- I seem to be able to do alot in SolidEdge
- It seems Maya has more and better standard textures than Maxwell/Rhino
I wish I was in Chicago…I’d love to see a real Maya hacker in action!
no I am the proving form with proe guy. and last I checked we do a rhino class almost every month. I just don’t like rhino especilly with respect to all the different modelers out there. People still choose rhino.
I’ve never used Maya, but is it difficult creating acurate models? Do you have easy control over dimensions, etc…? I’ve always understood that designers use Maya more as a conceptual tool and as a way to create scenes and render CAD models from other packages.
I’ve done accurate surface modeling with Studio tools. I think you can use a similar work flow in Maya. As far as I see it though, if you want to plug numbers onto your form, pick a CAD program like SolidWorks or Pro E and save the frustration.
The original comment was to render heaters. I am not sure how much time one should want to put into the render. I try to recommend to use the native software so you don’t have to export. Some models takes 10+ hrs to export properly to maya or Alias for a render.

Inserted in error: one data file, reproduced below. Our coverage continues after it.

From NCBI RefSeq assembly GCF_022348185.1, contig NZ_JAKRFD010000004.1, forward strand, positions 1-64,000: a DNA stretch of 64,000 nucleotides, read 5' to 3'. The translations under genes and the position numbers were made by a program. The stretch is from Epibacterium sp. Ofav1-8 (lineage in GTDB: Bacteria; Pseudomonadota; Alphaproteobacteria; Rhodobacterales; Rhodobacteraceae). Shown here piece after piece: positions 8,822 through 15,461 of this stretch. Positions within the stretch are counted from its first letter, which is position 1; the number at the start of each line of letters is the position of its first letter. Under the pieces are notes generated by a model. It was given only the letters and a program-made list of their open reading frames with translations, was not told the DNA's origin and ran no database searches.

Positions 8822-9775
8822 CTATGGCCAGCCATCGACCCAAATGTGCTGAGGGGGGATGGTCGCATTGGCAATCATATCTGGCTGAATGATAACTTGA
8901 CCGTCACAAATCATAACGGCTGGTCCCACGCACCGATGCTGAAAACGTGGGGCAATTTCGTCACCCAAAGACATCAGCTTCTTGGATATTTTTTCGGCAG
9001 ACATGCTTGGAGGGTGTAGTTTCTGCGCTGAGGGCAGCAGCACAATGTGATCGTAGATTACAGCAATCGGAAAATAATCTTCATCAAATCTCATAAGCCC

Sometimes a solidworks or proe render is adequate. pro/e wildfire 3.0 has made light year jump in their rendering engine or should I say jump in the interface into the engine. (the engine had capability to do hi-end renders but never had the interface developed far enough. ie procedural maps layered shaders and more control on lights and shadows.
I address the situation like this… If you need fast renders that are good use the solid modeler. If your doing material studies and more then you need maya or alias studio. Image Studio is often too simple but makes fast 30 minute renders and reads most file formats like .prt files. Flamingo has made improvements but itâ€™s not Maya. The sliders and ability to layer the shaders in maya means you have endless control. Do you need endless controlâ€¦.probably not. But thatâ€™s what it takes to get to the 105 percent mark. (solidworks was better than proe in renders until wf3.0 and I suspect proe might be better not sure) Solidworks and Pro/E renders will get you to the 67 percent mark and often that is just fine for the customer or yourself. Flamingo and Image studio will get you to the 88 percent mark. It is hard to compete with the Alias and Maya renders but most people donâ€™t have the time to get past the 88 percent mark. I would say maya can get you to the 110 percent mark. Damd… after seeing that Maya demo at the apple store I had to bump her up to 110% because that sh*t is dope.